Jesus told us that whoever wishes to be great among us must be the servant of all. He washed the feet of his disciples on his last night on this earth; he died on that cross for all of us. We are called to follow his ways if we want to follow him to the kingdom. Let’s none of us be afraid of taking that seat at the table and putting on the apron.

Saturday of the Twenty-eighth Week of Ordinary Time: Make a Difference Day

Today’s Readings

Anything worthwhile costs us something, most especially our faith.  If we are serious about it, if we love God and want to be caught up in his life, we’re going to have to pay for it in some way.  Jesus speaks to that in today’s Gospel.  One of the biggest costs to us, I think, is our comfort zone.  To really live the faith, we have to get out of that comfort and do what God wants of us.  In the Gospel, Jesus was telling his disciples that they would have to give witness to him.  And they understood that that would cost them something – perhaps cost them their lives.

We disciples are also going to have to pay some price for living our faith.  Probably not something as drastic as getting dragged before synagogues, rulers and authorities, but something fairly costly for us.  For us today, perhaps that cost is giving up a Saturday to clean church pews, or trim a neighbor’s hedges, or sing songs at a nursing home.

Today, on our Make a Difference Day, we take our give strong witness to our faith in our work. As we come together to pack meals at Feed My Starving Children, spend time in adoration praying for our community, or clean up our parish grounds, our presence and concern may be the way God is using us to get someone’s attention and see his presence in her or his life.  As Saint Therese of Liseaux used to encourage her sisters, we can make a big difference by doing little things with great love.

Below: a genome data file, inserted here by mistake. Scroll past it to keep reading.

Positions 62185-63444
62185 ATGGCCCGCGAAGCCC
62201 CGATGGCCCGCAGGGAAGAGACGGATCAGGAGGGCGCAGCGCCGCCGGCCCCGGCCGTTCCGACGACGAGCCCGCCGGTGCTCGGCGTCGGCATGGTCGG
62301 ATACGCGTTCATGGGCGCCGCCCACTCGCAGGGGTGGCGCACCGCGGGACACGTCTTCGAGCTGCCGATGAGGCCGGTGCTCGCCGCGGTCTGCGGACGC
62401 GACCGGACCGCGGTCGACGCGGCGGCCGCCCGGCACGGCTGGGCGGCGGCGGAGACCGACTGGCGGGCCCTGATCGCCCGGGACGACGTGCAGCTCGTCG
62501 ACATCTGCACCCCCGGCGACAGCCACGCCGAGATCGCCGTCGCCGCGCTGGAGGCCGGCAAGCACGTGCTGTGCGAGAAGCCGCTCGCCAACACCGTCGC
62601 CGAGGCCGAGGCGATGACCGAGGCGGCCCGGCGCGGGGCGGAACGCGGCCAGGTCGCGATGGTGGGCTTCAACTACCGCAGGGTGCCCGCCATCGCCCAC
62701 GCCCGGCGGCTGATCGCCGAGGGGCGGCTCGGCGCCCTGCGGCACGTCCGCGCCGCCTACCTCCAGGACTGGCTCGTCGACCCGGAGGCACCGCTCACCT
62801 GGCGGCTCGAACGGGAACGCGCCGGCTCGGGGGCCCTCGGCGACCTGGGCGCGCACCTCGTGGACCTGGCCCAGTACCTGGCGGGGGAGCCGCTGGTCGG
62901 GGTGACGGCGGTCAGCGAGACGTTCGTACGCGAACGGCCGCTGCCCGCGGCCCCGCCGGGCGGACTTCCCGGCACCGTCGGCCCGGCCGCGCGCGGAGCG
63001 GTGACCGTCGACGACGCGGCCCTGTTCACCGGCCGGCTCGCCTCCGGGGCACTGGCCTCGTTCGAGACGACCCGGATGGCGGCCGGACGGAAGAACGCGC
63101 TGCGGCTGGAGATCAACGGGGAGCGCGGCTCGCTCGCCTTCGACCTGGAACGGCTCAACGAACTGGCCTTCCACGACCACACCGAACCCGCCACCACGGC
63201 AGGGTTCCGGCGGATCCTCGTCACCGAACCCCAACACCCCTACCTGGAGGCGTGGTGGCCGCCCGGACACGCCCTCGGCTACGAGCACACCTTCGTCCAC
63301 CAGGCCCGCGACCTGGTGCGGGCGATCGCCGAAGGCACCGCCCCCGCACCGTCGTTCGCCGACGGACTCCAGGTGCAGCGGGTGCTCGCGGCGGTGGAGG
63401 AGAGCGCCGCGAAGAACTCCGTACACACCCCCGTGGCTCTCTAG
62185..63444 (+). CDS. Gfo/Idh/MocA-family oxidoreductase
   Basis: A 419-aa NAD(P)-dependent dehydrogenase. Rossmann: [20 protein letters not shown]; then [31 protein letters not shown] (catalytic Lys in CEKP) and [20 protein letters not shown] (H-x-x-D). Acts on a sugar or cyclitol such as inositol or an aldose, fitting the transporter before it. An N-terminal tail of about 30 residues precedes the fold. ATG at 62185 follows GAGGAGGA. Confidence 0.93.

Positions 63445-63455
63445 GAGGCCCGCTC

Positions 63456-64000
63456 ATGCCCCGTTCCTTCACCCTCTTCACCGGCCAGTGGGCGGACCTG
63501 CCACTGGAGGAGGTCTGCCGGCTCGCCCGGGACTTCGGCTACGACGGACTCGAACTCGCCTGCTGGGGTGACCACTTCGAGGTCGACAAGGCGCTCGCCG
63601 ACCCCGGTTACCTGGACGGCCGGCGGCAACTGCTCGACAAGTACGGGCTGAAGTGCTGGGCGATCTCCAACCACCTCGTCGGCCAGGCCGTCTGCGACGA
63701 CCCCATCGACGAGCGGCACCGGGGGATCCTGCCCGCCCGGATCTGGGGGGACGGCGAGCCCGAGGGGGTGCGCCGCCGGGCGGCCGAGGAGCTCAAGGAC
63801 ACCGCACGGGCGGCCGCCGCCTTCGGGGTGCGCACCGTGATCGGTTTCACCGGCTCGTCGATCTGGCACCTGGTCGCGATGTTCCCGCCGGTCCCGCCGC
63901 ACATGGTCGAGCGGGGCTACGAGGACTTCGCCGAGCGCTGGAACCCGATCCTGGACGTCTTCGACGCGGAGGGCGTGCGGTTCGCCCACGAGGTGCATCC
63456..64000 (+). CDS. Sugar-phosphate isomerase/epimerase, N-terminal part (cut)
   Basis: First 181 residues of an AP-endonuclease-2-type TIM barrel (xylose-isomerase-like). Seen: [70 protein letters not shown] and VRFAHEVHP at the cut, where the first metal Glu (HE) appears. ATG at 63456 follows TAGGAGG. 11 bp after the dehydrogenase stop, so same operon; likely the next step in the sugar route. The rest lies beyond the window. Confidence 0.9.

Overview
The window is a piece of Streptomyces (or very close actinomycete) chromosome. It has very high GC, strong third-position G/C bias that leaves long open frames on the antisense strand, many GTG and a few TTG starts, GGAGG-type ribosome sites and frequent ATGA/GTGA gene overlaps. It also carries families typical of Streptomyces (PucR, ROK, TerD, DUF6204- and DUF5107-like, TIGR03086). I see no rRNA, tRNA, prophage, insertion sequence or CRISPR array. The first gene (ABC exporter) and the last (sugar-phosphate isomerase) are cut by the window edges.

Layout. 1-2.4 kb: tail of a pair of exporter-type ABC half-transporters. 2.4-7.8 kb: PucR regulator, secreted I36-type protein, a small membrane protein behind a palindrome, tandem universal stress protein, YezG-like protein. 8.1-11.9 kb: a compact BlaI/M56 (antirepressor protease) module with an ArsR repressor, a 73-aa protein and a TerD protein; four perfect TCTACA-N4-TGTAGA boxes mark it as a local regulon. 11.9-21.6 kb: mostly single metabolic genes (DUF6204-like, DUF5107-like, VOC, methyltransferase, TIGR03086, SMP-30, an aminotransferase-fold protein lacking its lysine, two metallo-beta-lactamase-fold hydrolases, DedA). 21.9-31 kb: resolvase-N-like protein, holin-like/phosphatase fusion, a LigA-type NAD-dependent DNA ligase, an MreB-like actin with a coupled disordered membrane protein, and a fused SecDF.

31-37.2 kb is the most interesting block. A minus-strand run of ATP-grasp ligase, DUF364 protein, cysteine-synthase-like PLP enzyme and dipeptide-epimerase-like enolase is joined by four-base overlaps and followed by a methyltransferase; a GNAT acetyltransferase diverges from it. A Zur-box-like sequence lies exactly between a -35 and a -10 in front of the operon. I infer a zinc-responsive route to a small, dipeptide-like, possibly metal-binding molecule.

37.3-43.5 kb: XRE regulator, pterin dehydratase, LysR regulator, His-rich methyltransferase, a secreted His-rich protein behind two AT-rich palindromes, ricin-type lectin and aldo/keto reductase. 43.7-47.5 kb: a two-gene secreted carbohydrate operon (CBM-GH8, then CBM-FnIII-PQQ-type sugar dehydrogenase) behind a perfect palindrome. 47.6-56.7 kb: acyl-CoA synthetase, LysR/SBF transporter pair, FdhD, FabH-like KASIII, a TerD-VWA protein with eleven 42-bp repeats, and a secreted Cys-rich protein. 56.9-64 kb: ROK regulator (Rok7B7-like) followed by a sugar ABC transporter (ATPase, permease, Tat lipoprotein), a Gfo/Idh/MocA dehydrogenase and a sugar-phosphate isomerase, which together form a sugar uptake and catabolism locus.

Jesus tells us that we will receive gifts of the Holy Spirit that enable us to speak on behalf of our faith. As we engage in whatever we have signed up to do today, that same Spirit may give us gifts that answer prayers we didn’t even know we had in our hearts, and definitely answer the prayers of others. Our work gives witness to who Christ is in our lives; Christ who loves us first and loves us best.  Sharing that love in the work we do today is a powerful way to help others know the presence of Christ in their lives.

Living our faith is always going to cost us something and that something could well be status or popularity, or at least the wondering glance from people who aren’t ready to accept the faith.  But the volumes that we speak by living our faith anyway might just lay the groundwork for conversion and become a conduit of grace.  We are told that we don’t have to hammer out all the words we want to say; that the Holy Spirit will give us eloquence that we can only dream of.  And it’s true, if we trust God, if we live our faith when it’s popular or unpopular, we will have the Spirit and the words.  God only knows what can be accomplished in those grace-filled moments!  I pray that you see Christ everywhere as you witness today.